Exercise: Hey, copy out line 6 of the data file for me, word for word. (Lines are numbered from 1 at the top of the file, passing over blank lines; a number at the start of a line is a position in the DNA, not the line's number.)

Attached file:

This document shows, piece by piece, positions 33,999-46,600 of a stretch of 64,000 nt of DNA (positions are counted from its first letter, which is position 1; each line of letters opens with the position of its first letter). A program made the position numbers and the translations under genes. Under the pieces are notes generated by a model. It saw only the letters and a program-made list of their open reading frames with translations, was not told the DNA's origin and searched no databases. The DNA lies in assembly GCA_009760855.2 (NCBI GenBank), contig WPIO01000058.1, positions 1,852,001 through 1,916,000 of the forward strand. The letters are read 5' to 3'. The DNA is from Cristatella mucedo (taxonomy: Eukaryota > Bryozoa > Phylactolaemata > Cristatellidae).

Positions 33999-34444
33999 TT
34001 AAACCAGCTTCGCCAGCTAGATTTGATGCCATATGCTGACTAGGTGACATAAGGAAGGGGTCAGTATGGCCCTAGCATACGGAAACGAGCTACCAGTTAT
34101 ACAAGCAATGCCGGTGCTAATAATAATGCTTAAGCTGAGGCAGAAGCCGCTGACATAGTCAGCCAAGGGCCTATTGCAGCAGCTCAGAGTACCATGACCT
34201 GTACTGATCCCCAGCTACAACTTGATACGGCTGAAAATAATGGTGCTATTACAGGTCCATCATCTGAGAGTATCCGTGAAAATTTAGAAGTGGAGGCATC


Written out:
34201 GTACTGATCCCCAGCTACAACTTGATACGGCTGAAAATAATGGTGCTATTACAGGTCCATCATCTGAGAGTATCCGTGAAAATTTAGAAGTGGAGGCATC